The appeal of the traditional autumnal color palette—deep rusty reds and oranges, saffron yellows, chocolate browns—is certainly due in part to how strongly it stirs nostalgia and warmth. But lately I've been seeing some less expected, equally stirring versions of seasonal color in some of my favorite florists' work. Let's take a look at these alternative autumn palettes so you can try them out at home. Certain combinations of colors and textures have an incredible power to evoke the emotions we associate with particular seasons. But some seasonal color palettes have become so expected, even trite
, that they no longer faithfully inspire those powerful emotions. Try these ideas for how to tweak the traditional fall palette, creating that atmosphere of intimacy, nostalgia, and warmth that we associate with the season:
• Think muted. Soft, muted versions of typical seasonal colors (pale peach instead of orange, parchment-like beige instead of gold) have a relaxing, inviting effect, like a nice blanket you just want to wrap yourself in. Adopting a muted color palette is a great way to do seasonal while avoiding a "harvest" kind of look. Bouquet from Saipua.
• Use bright to accent dark. So many typical "fall bouquets" consist overwhelmingly of strong, saturated colors, with dark brown often used as an accent. But I love the idea of using dark browns in different textures as the foundation for a bouquet, with bright accents to draw the eye. Another one from Saipua.
• Don't eschew the blues. Blue is a color we often associate with spring (think forget-me-nots and the like), but dusky blues are gorgeous for fall. Blue hydrangeas, turning dark purple this time of year, are so moody and dramatic, like harbingers of the cool, cloudy weather. Bouquet from McKenzie Powell Designs.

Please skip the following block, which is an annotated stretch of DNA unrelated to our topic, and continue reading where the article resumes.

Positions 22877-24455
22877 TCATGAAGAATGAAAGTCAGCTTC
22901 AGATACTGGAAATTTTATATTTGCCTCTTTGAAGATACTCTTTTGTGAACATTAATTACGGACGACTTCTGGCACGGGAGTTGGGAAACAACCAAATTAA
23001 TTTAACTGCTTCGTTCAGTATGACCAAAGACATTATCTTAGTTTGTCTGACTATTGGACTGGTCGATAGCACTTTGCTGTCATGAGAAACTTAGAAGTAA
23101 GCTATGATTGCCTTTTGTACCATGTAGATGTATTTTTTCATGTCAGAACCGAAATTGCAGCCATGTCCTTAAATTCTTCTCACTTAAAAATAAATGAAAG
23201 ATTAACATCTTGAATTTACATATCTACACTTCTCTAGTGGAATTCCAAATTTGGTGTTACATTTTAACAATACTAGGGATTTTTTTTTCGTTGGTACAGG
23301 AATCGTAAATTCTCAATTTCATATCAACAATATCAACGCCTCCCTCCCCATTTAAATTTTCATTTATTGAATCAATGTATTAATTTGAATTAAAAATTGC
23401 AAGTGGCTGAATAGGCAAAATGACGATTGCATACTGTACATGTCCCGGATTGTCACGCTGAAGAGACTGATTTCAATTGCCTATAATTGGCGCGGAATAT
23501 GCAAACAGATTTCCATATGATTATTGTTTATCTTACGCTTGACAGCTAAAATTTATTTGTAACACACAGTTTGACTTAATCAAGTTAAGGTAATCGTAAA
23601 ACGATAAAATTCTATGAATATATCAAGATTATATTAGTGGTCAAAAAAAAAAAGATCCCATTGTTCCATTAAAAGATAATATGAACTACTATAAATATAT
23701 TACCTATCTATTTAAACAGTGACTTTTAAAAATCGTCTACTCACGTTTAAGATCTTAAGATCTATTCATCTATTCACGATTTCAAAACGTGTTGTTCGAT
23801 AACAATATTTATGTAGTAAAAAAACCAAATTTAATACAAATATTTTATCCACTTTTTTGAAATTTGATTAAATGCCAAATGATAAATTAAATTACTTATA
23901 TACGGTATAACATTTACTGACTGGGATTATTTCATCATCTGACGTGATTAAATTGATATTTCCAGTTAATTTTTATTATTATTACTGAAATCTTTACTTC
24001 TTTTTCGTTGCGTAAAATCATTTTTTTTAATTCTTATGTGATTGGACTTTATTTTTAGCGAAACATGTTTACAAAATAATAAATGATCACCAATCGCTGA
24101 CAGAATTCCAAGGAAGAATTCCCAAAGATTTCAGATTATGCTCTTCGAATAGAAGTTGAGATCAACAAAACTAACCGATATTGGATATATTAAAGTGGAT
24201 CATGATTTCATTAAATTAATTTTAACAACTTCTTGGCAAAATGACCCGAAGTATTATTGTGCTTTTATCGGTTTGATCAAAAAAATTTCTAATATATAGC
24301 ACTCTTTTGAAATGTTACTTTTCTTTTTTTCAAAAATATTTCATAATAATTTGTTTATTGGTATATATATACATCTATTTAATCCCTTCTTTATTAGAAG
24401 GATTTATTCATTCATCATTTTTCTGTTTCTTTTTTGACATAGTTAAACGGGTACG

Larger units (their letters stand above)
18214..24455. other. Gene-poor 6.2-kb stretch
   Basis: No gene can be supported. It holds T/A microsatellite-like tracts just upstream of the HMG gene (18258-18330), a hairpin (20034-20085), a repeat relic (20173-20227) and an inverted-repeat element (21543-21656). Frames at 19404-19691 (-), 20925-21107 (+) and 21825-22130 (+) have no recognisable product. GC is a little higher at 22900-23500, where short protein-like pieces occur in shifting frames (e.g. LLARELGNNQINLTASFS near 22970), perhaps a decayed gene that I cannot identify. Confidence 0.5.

• Pale whites and yellows. We tend to think of whites and yellows for springtime bouquets as well, but using these pale colors judiciously in fall bouquets can lend a lovely feeling of freshness that's welcome all year round. I like the combination of the pale colors with dark green in this bouquet from Studio Choo.
• Succulents for soft grays. Gray is my favorite underused fall color; it makes me think of a favorite sweater. The soft grays of the succulent palette, paired with more traditional fall colors, can add an interesting touch of coziness with a modern edge. Bridal bouquet is a recent one from my studio, photographed by the fabulous Sylvie Gil.
What are your favorite ways to put a spin on the traditional fall color palette? Please share below!
(Images: Saipua (1 and 2); McKenzie Powell Designs; Studio Choo; Sylvie Gil Photography / The Cutting Garden)